This paper investigates the effectiveness of active labor market policies on an aggregate level both from an empirical and a theoretical point of view. In our empirical analysis we analyze the effects of ALMP on both unemployment rates and employment-population rates using aggregate time series - cross section data from 20 OECD countries. We investigate the effects of specific categories of ALMP focusing on training, public employment services and subsidized jobs. Our contribution to the empirical literature on the macro-effects of ALMP is threefold. First, we base our analysis on more recent data than previous studies did. Second, we investigate the effects of separate expenditure categories while almost all previous studies focused on total ALMP-expenditures. Third, instead of focussing on one particular method of analysis we use a variety of methods. We analyze the effects of ALMP using annual data and 5-years averages of variables, accounting for random country effects. We also use expenditure shares for different ALMP categories accounting for country fixed effects. As dependent variables we use the unemployment rate, but also the employment population rates. Finally, we make a distinction between labor market performance indicators for males and for females. We find that expenditures on labor market training have the largest impact on both the unemployment rate and the employment-population rate. Public employment services seem to be able to reduce the unemployment rate but do not affect the employment-population rate. Finally, subsidized jobs do not seem to have any effect on labor market outcomes.

In our theoretical search-matching model we analyze the effects of subsidized jobs, public employment services and labor market training. In this model we introduce some parameters capturing active labor market policies by the government. Training increases the expected

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productivity of the worker. The government can stimulate training by subsidizing training costs. We also take into account an alternative route to higher productivity. This is through learning on-the-job. The government can stimulate the on-the-job training route by subsidizing the creation of vacancies. Simply because there are more vacancies, unemployed will flow more quickly into jobs and through learning by doing they flow from low productivity to high-productivity jobs (hence the transition from unemployment to high-high-productivity jobs happens more quickly). Finally, the functioning of the labor market can be influenced through public employment services. These services can influence the labor market because matching becomes more efficient. We find that our model explains the empirical results best if (i) the job finding rate is hardly affected by ALMP, which is consistent with micro studies (see below), and (ii) the main effect of ALMP on unemployment is via job duration. The training component of ALMP scores best because it directly affects this channel while the other measures have only an indirect effect on job duration.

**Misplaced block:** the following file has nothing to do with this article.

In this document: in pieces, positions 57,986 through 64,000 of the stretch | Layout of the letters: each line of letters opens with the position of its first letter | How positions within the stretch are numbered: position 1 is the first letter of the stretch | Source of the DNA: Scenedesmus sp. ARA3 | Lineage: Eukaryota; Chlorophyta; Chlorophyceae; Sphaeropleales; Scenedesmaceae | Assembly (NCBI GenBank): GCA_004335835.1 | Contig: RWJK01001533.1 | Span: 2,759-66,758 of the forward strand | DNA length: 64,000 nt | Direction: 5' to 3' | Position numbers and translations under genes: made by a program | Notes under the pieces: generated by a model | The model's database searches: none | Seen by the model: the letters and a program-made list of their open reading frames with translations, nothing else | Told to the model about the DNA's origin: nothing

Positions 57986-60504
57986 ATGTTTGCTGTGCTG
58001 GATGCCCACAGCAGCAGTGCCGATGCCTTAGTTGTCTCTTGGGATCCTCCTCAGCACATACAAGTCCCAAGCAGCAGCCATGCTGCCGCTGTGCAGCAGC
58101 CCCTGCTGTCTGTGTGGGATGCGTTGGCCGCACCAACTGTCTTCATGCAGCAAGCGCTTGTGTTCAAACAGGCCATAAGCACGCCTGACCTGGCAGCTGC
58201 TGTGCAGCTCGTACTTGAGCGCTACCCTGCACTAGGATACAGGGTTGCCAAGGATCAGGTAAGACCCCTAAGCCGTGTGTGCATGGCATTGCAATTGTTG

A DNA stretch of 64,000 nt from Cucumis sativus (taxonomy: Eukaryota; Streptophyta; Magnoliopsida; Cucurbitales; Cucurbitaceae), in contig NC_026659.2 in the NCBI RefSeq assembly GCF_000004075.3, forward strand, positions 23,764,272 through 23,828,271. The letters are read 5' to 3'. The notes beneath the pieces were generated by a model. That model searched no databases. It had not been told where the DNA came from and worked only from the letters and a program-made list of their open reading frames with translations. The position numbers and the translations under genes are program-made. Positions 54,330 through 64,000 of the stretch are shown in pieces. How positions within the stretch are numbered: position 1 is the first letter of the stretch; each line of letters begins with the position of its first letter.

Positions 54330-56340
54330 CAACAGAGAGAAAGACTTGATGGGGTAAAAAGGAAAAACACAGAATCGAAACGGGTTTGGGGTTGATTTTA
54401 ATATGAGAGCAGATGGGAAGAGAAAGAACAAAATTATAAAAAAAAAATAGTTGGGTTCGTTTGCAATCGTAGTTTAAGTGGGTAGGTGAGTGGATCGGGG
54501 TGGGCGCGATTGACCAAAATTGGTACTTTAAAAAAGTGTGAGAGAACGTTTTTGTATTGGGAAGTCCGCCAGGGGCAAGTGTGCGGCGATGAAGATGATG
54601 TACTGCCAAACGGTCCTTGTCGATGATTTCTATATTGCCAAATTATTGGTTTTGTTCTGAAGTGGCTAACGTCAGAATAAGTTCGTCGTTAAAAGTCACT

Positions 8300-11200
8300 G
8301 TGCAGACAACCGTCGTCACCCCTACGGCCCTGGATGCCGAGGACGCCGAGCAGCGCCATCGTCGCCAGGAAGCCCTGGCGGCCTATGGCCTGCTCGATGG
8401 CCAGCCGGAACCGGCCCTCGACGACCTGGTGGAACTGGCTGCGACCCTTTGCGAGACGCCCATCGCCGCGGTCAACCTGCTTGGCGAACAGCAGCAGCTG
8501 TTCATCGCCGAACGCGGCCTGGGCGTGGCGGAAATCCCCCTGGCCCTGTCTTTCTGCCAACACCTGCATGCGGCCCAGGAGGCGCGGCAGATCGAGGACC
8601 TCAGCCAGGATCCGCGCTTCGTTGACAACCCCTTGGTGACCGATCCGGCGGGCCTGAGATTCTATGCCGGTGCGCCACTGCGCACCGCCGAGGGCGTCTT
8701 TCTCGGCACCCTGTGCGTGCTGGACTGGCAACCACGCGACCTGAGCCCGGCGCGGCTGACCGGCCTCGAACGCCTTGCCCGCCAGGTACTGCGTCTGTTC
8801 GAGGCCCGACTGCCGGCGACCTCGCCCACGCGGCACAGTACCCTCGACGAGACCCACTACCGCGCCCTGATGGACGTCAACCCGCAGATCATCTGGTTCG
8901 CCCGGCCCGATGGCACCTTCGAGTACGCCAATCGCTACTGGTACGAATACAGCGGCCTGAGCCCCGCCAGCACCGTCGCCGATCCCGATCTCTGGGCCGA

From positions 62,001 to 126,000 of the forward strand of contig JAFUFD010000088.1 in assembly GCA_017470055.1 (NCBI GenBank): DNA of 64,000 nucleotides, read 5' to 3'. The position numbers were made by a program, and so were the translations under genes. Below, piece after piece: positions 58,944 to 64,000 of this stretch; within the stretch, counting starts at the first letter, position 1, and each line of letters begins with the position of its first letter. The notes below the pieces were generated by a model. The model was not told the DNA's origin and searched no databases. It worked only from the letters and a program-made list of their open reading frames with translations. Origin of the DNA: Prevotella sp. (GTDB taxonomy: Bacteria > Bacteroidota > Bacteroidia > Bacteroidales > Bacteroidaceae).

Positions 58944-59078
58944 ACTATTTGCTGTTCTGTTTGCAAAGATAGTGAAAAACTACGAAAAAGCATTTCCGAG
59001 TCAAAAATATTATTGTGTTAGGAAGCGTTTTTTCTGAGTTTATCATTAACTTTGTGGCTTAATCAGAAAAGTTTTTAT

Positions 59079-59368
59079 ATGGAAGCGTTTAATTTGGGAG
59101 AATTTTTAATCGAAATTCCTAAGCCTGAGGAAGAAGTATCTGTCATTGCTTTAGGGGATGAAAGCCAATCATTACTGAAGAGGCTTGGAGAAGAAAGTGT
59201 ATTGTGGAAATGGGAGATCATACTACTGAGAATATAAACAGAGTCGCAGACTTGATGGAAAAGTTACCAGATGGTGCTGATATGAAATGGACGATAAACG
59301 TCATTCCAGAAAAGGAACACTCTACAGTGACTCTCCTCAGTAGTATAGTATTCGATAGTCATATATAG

The set-up of the paper is as follows. In Section 2 we discuss previous studies on ALMP focusing on macro-studies. In Section 3 we discuss our data, the set-up of our analysis and we present parameter estimates. In Section 4 we present our theoretical model. Section 5 concludes.

2. Empirical evaluation studies

2.1. General overview

Calmfors (1995) distinguishes four basic functions of ALMP: raise output and welfare by putting unemployed to work or have them invest in human capital, maintain the size of the effec-tive labor force by keeping up competition for available jobs, help to reallocate labor between different sub-markets, and alleviate the moral-hazard problem of unemployment insurance. ALMP may eliminate mismatch in the labor market, promote more active search behavior on the part of the job seekers and have a screening function because they substitute for regular

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work experience in reducing employer uncertainty about the employability of job applicants. Placements in labor market programs may provide an alternative work test to the eligibility of unemployment benefits, since some of those who are not genuinely interested in work will prefer to lose registration rather than to participate in a program. An adverse side effect of ALMP is that workers are locked-in training and job-creation programs: because of their participation they reduce their search intensity.

Not only direct effects are important when assessing the effectiveness of ALMP. Calmfors (1994) distinguishes a number of indirect effects. First there are displacement effects since jobs created by one program are at the expense of other jobs. Then there are deadweight effects because labor market programs subsidize hiring that would have occurred anyway in the absence of the program. There are also substitution effects because jobs created for a certain category of workers replace jobs for other categories because relative wage costs have changed. Finally, there are the effects of taxation required to finance the programs on the behavior of everyone in society.